Casey Spooner: Of course, of course! Everyone does. The body in gay culture is really your currency. If you have a body, then you have access to sex, you’re popular, you get invited to things. It’s your social mechanism. The better your body is, the more power you have. But the more you become invested in your physical appearance, dysmorphia starts to set in. I’m around the most beautiful men, and they’ll confess their feelings of being inferior or imperfect. It's shocking. But the more people work on their bodies, the more they lose their mind. Sometimes you’ll meet people who are beautiful and they are just a psychic wasteland. If you meet someone incredibly hot and you don’t talk about their body, they’re incredibly happy. ‘Thank god, you’re not objectifying me!’ Meanwhile, in the back of my mind, (laughs) I’m like, ‘Please take all your clothes off and sit on my face right now.’

“The body in gay culture is really your currency. If you have a body, then you have access to sex, you’re popular, you get invited to things. It’s your social mechanism” – Casey Spooner

‘Get the fuck back to my home.’

Casey Spooner: (Laughs) Exactly! But the most important thing is that this record is so political for me. I’m really upset about the current state of affairs. I feel like I have to be the equal and opposite to this neoconservative white supremacy where they’re just trying to pick a fight with North Korea or Iran to start a war so they can avoid an impeachment trial.

You also wrote this album in part with Michael Stipe. You two have an amazing history as well. Do you feel like this was an opportune time for the both of you creatively?

Casey Spooner: I never thought about working together because we were so different. I always respected R.E.M. and I love being around him. And, really, a lot of the work that Michael does is unseen because he's really more than a singer and a songwriter. His whole life has this visual quality to it where he lives, and it’s filled with the most amazing things. He’s always working on some crazy new sculpture based on every emoji of a black hole. I never intended to be in music at all. I was supposed to be a painter, or a movie star, or probably a great comedian.

The album is so brilliantly and confidently male on male. Thematically, there’s such a specific queer language. You could have easily changed pronouns; Michael has a lot of songs about his queer relationships where the pronouns were universal. Specifically, ‘Oh Rio’ comes to mind.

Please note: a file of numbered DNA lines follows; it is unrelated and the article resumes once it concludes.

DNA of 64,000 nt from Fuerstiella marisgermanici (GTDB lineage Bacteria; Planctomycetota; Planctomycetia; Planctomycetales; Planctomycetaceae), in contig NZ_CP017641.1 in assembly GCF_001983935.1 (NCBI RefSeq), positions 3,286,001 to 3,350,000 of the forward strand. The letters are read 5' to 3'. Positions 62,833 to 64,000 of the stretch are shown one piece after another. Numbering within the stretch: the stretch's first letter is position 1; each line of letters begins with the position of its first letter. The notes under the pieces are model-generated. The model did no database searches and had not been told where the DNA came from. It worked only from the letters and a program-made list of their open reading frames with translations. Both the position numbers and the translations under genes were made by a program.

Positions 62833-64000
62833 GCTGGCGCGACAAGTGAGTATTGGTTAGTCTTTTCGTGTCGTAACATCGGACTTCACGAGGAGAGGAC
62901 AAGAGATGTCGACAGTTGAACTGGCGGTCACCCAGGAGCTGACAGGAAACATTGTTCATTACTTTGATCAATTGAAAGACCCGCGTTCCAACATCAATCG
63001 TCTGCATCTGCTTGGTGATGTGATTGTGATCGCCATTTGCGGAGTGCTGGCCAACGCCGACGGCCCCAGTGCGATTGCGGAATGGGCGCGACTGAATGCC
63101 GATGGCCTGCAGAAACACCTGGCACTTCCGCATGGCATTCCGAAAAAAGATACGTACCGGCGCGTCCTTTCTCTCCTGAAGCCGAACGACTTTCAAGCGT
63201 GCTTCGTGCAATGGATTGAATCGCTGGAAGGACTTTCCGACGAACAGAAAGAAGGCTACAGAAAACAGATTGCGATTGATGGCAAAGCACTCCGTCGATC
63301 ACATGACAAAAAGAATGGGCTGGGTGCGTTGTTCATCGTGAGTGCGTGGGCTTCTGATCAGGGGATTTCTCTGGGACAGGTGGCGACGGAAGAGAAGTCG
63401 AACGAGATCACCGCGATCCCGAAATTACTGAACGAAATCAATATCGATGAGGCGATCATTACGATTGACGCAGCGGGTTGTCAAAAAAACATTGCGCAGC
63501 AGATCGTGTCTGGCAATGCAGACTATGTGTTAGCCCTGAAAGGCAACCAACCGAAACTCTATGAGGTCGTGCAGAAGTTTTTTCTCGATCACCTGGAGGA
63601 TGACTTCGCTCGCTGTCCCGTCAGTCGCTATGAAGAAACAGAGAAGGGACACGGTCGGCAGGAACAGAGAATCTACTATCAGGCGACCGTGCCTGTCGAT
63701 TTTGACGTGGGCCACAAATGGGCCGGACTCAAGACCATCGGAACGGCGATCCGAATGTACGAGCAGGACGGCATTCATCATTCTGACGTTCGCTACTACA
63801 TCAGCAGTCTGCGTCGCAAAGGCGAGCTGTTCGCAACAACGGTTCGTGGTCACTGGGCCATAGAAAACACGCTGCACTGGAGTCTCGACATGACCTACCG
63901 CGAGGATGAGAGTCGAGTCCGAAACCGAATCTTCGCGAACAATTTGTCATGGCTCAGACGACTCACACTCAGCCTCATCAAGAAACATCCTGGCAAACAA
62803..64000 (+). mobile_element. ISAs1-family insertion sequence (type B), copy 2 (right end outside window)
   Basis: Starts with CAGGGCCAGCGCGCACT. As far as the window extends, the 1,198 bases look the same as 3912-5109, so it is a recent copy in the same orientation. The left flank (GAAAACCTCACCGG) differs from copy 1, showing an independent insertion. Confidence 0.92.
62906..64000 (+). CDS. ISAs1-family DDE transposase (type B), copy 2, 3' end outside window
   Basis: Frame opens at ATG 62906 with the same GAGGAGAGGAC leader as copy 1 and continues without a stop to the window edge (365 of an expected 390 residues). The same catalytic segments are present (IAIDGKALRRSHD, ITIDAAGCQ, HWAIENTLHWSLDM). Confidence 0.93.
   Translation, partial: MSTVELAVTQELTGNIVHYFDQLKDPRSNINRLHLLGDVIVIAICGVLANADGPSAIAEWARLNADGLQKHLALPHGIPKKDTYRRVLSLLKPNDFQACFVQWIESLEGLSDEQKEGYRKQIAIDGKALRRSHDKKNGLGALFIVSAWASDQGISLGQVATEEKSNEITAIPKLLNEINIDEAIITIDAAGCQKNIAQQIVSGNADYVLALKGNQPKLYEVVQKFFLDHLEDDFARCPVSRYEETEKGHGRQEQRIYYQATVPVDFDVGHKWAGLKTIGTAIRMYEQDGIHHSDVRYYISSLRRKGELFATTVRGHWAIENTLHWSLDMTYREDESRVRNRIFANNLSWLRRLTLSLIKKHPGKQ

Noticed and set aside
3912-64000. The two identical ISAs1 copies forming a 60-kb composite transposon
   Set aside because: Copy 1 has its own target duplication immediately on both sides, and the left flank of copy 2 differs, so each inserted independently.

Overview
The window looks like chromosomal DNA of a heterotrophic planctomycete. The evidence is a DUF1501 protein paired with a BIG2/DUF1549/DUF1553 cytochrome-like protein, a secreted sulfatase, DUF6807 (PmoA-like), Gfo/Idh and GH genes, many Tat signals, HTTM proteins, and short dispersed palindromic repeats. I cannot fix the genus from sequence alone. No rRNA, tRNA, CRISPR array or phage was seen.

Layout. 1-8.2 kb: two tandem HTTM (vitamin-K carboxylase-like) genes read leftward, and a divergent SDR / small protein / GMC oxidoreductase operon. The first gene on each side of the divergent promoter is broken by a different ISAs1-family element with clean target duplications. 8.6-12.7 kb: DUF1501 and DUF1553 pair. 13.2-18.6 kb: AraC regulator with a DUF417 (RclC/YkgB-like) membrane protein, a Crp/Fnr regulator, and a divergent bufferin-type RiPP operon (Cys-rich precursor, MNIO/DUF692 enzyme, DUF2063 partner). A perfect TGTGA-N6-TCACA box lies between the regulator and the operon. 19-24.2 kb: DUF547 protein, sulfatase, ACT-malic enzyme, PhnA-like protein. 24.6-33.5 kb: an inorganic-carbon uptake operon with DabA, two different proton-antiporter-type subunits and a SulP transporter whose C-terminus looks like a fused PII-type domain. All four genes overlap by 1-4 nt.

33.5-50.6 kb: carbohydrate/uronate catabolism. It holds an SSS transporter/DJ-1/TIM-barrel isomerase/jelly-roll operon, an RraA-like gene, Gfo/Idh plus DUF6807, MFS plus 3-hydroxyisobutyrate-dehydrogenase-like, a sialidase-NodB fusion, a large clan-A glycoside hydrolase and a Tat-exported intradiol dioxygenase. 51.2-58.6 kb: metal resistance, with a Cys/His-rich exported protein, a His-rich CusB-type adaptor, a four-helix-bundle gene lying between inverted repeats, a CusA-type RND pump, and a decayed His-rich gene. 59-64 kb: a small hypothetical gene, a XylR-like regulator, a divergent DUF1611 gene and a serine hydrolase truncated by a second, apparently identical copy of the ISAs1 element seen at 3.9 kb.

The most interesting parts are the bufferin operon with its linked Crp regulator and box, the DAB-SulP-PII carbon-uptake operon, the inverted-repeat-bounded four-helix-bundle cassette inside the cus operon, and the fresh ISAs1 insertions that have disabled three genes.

Casey Spooner: It’s funny that you say that because he didn’t really work on that one, but ‘Oh Rio’ was the song that convinced him to work on the record. The language was a debate that I had with Warren on the first song. He asked me to change the pronouns, and in the past, I would have, but this time I just said I couldn’t do it. I couldn’t figure out why for a long time, and then I had the revelation that when you make something ‘universal’, it’s always assumed to be heterosexuality. No one is going to assume it’s about a lesbian relationship or a queer relationship. Once I made that argument, Warren was on board.

It’s also, like, why can’t queer people represent queer people? Why is a blonde woman always the representative for me? That’s another thing that I think is connected to drag. Men were trained for so long to not be emotional, so they have to transpose their emotions onto an exaggerated female character, a female archetype because women are allowed to be emotive. That’s why gay men are drawn to Judy Garland and Cher.

What has made you so fearless?

Casey Spooner: I remember very specifically feeling like my life was in a very unusual place, this living narrative that I didn’t ever hear about. I was in a very successful long-term relationship that was open, and so I would come home and have a husband, then we might have a third boyfriend. or I might have lovers while I was travelling. I felt like I was having all these amazing, complex, and interesting ways of connecting with people that were never really talked about openly, or without being sensationalised. So I set out to mirror my experience. It’s not radical; there are a lot of people like me, Frank Ocean and incredible performers that are out and queer.

Fischerspooner release their new album SIR on February 16